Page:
If the page does not exist, I am setting an error message for the $response and a status code 404 so the client will know what went wrong.
The else statement will later hold our POST request handling.

The last 3 lines of code are setting the header and status code for the response and print out the response body that is sent back to the client.

You can now browse to https://mysite.dev/api/pages/1 where you should see a JSON string with field names and values of your home page. If you enter a page id which does not exist you should see a JSON string with the error message.

Lets move on to updating pages through a PUT request

3.2 update pages with a PUT request
Since our API needs to know the id of the page we want to update, we again need to append an id to our endpoint url. In this example we will update the title and name of our homepage. So the request url will be: https://mysite.dev/api/pages/1.
For the GET request above, anyone can connect to our API to retrieve page data. For the PUT request this is not a good idea. Thus we will add basic authentication so that only authorized clients can make updates. I use basic HTTP authentication with username and password. In combination with the https protocol this should be fairly safe.
To set this up, we need an API key for the password and a username of our choosing. We add the API key in the PW backend:

  • add a new text field "key" and assign it to the "api" template.
  • edit the "api" page, enter your key and save. (I am using 123456 as key for this tutorial)

Now add following code right after the if(Rest\Request::is('get')) {...} statement:

    // PUT request: update data of existing page
    if(Rest\Request::is('put')) { 

        // get data that was sent from the client in the request body + username and pass for authentication
        $params = Rest\Request::params();

        // verify that this is an authorized request (kept very basic)
        $apiKey = $pages->get("template=api")->key;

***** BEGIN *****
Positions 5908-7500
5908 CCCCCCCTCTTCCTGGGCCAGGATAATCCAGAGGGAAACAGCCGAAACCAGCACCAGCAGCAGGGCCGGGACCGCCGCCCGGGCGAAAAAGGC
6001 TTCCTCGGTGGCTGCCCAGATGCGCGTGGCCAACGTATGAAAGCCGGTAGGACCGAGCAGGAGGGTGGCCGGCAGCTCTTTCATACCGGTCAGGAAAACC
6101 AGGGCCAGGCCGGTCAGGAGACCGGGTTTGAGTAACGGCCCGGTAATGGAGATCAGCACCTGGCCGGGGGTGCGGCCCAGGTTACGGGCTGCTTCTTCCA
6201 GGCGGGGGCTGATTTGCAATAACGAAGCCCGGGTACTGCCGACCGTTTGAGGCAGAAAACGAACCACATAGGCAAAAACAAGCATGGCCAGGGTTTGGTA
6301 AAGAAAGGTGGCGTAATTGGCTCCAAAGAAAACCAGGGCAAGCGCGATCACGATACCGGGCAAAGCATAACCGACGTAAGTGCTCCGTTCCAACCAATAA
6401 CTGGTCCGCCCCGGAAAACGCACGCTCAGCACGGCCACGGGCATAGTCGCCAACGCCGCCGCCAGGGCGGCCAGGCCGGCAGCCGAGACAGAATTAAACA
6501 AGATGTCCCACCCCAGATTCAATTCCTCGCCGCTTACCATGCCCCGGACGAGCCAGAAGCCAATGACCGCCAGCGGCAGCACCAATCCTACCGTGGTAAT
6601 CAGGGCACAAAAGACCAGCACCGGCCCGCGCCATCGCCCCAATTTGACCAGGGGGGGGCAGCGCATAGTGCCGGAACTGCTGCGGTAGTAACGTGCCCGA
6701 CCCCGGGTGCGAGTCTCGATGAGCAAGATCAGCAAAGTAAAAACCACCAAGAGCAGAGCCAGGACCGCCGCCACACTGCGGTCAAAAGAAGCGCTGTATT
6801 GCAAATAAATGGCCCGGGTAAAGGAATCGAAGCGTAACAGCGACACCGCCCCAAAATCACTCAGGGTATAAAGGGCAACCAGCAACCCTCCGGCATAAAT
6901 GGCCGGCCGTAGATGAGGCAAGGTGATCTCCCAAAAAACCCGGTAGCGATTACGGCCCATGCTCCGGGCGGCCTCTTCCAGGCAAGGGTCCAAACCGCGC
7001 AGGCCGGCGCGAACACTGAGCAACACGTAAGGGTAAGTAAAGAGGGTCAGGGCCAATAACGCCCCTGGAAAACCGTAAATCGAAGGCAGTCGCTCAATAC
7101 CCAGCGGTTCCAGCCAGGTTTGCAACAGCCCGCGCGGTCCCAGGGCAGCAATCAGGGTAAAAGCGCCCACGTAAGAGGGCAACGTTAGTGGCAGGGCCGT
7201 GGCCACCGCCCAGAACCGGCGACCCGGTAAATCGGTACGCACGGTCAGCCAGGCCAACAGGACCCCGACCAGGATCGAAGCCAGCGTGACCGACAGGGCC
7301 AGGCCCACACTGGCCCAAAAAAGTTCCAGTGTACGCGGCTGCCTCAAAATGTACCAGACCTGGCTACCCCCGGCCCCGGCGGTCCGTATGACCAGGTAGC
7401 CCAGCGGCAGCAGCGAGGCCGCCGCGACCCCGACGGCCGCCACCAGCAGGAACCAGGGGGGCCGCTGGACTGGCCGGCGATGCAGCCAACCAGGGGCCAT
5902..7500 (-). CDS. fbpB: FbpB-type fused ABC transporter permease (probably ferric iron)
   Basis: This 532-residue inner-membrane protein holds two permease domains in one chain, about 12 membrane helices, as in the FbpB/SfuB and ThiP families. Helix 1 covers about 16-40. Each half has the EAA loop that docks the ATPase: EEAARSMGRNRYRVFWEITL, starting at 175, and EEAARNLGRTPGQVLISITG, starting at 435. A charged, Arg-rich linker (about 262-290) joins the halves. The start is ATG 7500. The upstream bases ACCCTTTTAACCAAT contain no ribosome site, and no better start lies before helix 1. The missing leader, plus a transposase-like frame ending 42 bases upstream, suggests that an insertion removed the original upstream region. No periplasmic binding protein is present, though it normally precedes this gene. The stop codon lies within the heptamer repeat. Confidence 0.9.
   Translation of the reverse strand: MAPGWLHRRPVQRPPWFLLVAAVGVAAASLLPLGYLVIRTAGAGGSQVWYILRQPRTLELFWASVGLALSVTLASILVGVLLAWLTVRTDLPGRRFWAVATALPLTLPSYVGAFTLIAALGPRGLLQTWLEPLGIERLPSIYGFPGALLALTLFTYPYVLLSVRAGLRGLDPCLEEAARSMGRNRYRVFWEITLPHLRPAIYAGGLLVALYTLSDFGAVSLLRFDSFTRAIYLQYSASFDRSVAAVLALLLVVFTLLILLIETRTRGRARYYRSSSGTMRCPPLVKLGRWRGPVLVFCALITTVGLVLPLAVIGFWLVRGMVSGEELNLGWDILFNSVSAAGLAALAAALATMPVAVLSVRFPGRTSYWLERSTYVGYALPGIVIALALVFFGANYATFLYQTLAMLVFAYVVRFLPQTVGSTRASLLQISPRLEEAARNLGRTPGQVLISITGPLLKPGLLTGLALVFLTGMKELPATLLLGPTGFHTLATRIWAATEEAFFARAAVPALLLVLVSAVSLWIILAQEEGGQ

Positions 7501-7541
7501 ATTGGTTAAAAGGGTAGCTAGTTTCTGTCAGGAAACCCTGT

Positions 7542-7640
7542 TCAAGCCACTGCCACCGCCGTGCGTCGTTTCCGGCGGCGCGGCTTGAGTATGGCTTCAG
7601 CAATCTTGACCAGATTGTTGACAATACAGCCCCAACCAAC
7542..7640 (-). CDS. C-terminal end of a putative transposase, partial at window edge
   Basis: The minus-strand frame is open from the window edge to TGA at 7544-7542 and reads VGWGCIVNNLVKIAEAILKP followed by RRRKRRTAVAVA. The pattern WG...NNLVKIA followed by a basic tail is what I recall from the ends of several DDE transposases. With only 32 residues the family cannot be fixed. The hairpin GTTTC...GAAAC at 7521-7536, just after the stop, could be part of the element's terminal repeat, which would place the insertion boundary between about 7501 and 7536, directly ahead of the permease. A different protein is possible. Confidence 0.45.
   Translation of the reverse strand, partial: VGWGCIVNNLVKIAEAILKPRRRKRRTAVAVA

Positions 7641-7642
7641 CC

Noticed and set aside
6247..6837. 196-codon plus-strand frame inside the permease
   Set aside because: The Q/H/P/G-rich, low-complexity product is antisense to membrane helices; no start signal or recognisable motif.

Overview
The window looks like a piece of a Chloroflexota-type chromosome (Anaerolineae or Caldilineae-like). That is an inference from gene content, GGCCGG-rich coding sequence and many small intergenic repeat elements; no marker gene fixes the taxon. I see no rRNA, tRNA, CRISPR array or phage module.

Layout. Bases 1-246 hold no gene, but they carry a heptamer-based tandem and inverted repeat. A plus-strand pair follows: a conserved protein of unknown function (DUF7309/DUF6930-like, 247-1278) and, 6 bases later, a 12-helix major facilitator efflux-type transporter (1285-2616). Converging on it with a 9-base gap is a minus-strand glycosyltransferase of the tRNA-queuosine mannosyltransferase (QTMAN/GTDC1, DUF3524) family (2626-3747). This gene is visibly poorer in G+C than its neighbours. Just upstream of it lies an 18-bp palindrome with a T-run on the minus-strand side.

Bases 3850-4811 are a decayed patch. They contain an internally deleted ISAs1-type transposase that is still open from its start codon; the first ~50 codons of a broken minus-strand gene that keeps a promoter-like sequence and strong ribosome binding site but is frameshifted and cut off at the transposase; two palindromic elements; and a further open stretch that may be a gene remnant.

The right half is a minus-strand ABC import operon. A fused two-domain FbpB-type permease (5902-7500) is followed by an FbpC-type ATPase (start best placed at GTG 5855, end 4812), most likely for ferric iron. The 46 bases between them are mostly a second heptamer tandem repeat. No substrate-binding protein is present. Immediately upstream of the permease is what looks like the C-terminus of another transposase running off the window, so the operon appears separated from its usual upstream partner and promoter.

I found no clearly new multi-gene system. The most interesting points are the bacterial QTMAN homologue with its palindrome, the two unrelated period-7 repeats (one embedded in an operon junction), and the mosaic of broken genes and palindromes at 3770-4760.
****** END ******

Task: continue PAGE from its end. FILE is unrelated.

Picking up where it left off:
$apiUser = "myapiuser";

        if($params["uname"] != $apiUser || $params["upass"] != $apiKey) {
            // unauthorized request
            $response["error"] = "Authorization failed";
            $statuscode = 401; // Unauthorized (see /site/templates/inc/Rest.php)

        } else {
            // authorized request
            
            // get the page for given Id
            $p = $pages->get($pageId);

            if($p->id) {
                $p->of(false);

                $p->title = $sanitizer->text($params["title"]);
                $p->name = $sanitizer->pageName($params["name"]);

                $p->save();

                $response["success"] = "Page updated successfully";

            } else {
                // page does not exist
                $response["error"] = "The page does not exist";
                $statuscode = 404; // Not Found (see /site/templates/inc/Rest.php)
            }
        }

    }

Breakdown:
We check if the request from the client is a put request.
All data that was sent by the client is available through the $params array.
The $params array also includes $params["uname"] and $params["upass"] which hold our API user and key. We set API key and user and check if they match with the values that were sent by the client. If they don't match we store an error message to the response body and set the appropriate status code.
If authentication went through ok, we get the page via PW API and update the values that were sent in the request body by the client.